Barack Obama won the Nobel Peace Prize in part for his willingness to knuckle under to Russian demands to stop the land-based missile-defense system in eastern Europe.  Thorbjoern Jagland cited that explicitly as an accomplishment worthy of the NPP, much as the White House itself had hailed it three weeks earlier as a major step forward towards containment of Iran and cooperation on sanctions:

The White House claimed a key victory Wednesday in its effort to create momentum toward sanctions against Iran for its pursuit of nuclear weapons, saying that comments by Russian President Dmitry Medvedev after a meeting with President Obama represented a shift toward favoring punitive action…

Michael McFaul, the president’s top Russia adviser, called Mr. Medvedev’s statement on Iran “a very big change in [Russia’s] position.” He said that the administration’s decision last week to drop a missile-defense plan that had angered the Kremlin had increased the odds of a change.

Today, though, the White House has plenty of egg on its Nobel-winning face, as Russia has reversed themselves and declared that they will not approve further sanctions on Iran:

Denting President Obama’s hopes for a powerful ally in his campaign to press Iran on its nuclear program, Russia’s foreign minister said Tuesday that threatening Tehran now with harsh new sanctions would be “counterproductive.”

The minister, Sergey V. Lavrov, said after meeting with Secretary of State Hillary Rodham Clinton here that diplomacy should be given a chance to work, particularly after a meeting in Geneva this month in which the Iranian government said it would allow United Nations inspectors to visit its clandestine nuclear enrichment site near the holy city of Qum.

“At the current stage, all forces should be thrown at supporting the negotiating process,” he said. “Threats, sanctions and threats of pressure in the current situation, we are convinced, would be counterproductive.”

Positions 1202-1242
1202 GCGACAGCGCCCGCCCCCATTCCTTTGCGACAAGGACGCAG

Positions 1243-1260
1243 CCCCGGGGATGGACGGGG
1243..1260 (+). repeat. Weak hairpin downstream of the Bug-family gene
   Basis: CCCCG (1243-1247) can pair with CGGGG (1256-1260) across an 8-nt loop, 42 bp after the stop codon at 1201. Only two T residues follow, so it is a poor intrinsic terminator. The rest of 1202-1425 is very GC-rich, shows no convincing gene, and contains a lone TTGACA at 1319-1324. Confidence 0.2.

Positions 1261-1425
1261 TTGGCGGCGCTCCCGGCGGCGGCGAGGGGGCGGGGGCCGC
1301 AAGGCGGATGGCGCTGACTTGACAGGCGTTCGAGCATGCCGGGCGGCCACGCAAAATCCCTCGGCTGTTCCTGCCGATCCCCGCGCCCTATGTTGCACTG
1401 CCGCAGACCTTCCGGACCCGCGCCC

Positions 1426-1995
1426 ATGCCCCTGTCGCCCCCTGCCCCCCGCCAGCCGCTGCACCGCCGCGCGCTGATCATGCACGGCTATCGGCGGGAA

Mr. Lavrov’s resistance was striking given that, just three weeks before, President Dmitri A. Medvedev said that “in some cases, sanctions are inevitable.” American officials had hailed that statement as a sign that Russia was finally coming around to the Obama administration’s view that Iran is best handled with diplomacy backed by a credible threat of sanctions.

It also came after the Obama administration announced that it would retool a European missile defense system fiercely opposed by Russia. That move was thought to have paid dividends for the White House when Mr. Medvedev appeared to throw his support behind Mr. Obama on Iran, though American officials say the Russian president was also likely to have been reacting to the disclosure of the secret nuclear site near Qum.

Russia acts in Russia’s interests.  It has a big commercial interest in Iran, and especially in the Iranian nuclear program.  Anyone who didn’t see this as a big impediment for Russian action against Iran probably drank a little too much of the Hopeandchange Kool-aid, or maybe spent too much time fashioning and mislabeling “reset” buttons rather than learning geopolitics.

The missile-defense shield gambit may have made sense as a bargaining chip to force Russia into conceding on sanctions.  However, like any other amateur negotiator, Obama led off with his biggest concession and expected international  goodwill to trump Russia’s national interest.  Apparently, Obama didn’t bother to reckon with a Russian economy expected to contract 7.6% this year and Moscow’s need to maintain any economic links it has open at the moment.

The New York Times points out that this diplomatic pratfall will not impress the Chinese any more than the Russians:

Enlisting Russia is critical for any sanctions campaign because of its geopolitical links to Iran. Russia’s refusal to act now may influence China, which has invested heavily in Iranian oil and gas reserves and has also been wary of sanctions. That Mr. Putin was in Beijing cutting deals while Mrs. Clinton was in Moscow warning about Iran was not lost on analysts here.

It should not be lost on the American public, either.  Obama just got outboxed by Russia, and the world will notice it.  The Nobel committee may shower him with accolades, but American security depends on more than a medal from Oslo.  So far, that appears to be the booby prize for the US for its retreat on missile defense.